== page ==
Civil society organisations already play a significant role in the reality of cities, what remains to be explored is the question: what is the role of civil society in the future sustainability of European cities? We aim to answer that question in a truly co-produced paper across 4 core projects (ARTS, TRANSIT, GLAMURS, TESS) and many adjacent projects.
Understanding the diversifying role of civil society in Europe’s sustainability pathway is a valid proposition both scientifically and socially. Many debates and amounting evidence show that it is a question to ask, but what research can say about it? This article took 2 years of hard work with 1081 papers reviewed, 105 papers (from 2010-2016) discussed and clustered, more than 80 contemporary urban case studies in reference, and 21 authors aligned and deepening critical comments, inputs, reflections and theoretical insights.
We first examine the novelty of new forms of civil society organization based on a review of recent case studies of civil society initiatives for sustainable transitions across a diversity of European projects, and on an extensive literature review. We conceptualize roles that civil society plays and the tensions these roles entail. We argue that civil society initiatives can pioneer new social relations and practices and can therefore be an integral part of urban transformations. Civil society can fill the void left by a retreating welfare state, thereby safeguarding and servicing social needs but also backing up such a rolling back of the welfare state.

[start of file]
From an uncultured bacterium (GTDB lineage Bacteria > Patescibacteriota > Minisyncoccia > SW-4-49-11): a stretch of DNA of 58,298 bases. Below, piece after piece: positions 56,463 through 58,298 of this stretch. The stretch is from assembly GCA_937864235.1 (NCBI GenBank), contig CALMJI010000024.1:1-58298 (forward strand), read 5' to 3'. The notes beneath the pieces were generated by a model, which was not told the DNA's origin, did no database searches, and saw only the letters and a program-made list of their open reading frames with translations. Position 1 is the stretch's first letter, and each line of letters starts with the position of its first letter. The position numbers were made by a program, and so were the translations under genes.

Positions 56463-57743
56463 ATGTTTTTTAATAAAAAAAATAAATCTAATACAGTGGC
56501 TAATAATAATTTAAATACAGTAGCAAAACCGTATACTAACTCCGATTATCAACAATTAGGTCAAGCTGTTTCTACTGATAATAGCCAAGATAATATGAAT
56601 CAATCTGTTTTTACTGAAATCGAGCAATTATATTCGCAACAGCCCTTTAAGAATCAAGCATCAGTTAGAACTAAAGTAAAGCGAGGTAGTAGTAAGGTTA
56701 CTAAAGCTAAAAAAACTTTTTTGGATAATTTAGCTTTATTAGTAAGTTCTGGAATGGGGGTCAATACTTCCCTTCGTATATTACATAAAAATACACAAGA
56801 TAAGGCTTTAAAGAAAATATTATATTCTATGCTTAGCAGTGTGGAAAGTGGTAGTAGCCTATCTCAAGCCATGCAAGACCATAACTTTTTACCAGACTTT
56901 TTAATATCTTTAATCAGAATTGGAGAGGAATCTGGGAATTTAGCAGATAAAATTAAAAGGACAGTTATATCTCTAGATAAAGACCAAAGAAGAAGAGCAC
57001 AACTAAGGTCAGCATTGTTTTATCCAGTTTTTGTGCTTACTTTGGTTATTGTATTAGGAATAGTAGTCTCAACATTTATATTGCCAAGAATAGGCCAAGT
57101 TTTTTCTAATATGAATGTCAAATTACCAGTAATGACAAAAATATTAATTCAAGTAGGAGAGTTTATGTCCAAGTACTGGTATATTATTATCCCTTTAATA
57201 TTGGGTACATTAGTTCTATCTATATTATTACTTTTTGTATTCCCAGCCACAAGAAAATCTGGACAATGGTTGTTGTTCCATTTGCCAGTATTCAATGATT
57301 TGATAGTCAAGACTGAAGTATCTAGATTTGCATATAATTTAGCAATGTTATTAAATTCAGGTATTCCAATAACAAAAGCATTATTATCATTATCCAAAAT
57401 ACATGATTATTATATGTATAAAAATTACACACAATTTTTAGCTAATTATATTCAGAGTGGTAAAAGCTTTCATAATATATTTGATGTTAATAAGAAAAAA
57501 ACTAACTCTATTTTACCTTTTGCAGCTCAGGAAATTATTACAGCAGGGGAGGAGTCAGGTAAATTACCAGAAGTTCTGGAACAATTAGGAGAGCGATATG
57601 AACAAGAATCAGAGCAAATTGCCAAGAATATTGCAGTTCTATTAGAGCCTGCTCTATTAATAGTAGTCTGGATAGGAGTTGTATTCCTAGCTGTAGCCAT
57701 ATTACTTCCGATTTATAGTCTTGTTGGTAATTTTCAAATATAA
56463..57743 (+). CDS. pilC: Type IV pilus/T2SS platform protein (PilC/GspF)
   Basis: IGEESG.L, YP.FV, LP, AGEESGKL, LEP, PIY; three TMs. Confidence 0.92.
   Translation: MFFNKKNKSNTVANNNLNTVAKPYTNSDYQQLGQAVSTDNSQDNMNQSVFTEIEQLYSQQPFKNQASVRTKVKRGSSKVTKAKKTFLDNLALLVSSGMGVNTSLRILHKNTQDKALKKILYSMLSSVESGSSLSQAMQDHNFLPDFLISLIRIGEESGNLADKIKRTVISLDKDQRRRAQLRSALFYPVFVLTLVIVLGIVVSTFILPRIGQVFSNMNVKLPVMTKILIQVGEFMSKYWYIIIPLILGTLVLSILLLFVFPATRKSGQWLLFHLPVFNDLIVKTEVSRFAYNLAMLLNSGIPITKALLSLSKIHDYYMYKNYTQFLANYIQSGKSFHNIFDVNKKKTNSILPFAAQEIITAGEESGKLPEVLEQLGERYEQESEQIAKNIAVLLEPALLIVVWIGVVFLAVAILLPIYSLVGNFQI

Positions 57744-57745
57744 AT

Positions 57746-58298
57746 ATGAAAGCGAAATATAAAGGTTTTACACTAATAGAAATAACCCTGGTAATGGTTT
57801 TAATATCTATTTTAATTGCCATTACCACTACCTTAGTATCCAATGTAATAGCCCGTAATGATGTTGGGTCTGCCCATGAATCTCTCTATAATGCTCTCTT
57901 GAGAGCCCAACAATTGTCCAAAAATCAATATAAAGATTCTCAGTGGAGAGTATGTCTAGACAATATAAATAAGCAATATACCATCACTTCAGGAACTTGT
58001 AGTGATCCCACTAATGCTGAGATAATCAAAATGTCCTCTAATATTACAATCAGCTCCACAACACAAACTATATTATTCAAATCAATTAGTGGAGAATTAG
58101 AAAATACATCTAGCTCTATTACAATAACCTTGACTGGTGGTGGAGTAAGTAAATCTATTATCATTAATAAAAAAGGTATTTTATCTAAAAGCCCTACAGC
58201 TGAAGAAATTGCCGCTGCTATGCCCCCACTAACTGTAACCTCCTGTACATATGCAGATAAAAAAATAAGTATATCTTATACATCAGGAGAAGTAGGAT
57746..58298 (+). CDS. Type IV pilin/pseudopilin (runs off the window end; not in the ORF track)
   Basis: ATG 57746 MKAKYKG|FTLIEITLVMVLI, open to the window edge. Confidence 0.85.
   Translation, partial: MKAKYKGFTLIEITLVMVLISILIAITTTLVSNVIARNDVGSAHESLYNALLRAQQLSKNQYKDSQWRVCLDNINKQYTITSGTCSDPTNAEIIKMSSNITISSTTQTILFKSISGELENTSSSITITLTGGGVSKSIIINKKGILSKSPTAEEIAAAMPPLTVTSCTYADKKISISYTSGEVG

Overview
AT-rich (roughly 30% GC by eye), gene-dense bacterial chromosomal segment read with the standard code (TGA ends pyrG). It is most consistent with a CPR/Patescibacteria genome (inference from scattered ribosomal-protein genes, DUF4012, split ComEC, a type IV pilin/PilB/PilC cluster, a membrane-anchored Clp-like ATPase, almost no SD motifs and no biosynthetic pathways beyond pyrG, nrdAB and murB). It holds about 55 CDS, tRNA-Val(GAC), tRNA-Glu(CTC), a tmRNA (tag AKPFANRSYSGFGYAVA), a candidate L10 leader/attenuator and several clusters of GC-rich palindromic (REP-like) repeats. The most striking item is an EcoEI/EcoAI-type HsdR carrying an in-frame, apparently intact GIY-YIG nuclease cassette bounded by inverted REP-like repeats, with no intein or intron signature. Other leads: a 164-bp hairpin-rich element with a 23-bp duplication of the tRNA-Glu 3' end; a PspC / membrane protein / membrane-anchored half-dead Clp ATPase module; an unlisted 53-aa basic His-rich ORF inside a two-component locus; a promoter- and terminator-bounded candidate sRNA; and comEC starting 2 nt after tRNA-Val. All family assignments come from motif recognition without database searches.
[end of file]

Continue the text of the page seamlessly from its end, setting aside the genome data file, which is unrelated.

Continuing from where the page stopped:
This makes civil society an rather active agent in urban transitions extending its role beyond civil advocacy. Civil society can act as a hidden innovator—contributing to sustainability but remaining disconnected from the wider society. This comes with risks of being proliferated by political agendas, which endanger its role and social mission, being peeled off and remaining exhausted from over-exposure. We conclude with a series of implications for future research on the roles of civil society in urban sustainability transitions.
Frantzeskaki, N., Dumitru, A., Anguelovski, I., Avelino, F., Bach, M., Best, B., Binder, C., Barnes, J., Carrus, J., Egermann, M., Haxeltine, A., Moore, M.L., Mira, R.G., Loorbach, D., Uzzell, D., Omman, I., Olsson, P., Silvestri, G., Stedman, R., Wittmayer, J., Durrant, R., and Rauschmeyer, F., (2016)
Elucidating the changing roles of civil society in urban sustainability transitions, Current Opinion in Environmental Sustainability, 22, 41-50.
Read the complete article here.
June 1, 2017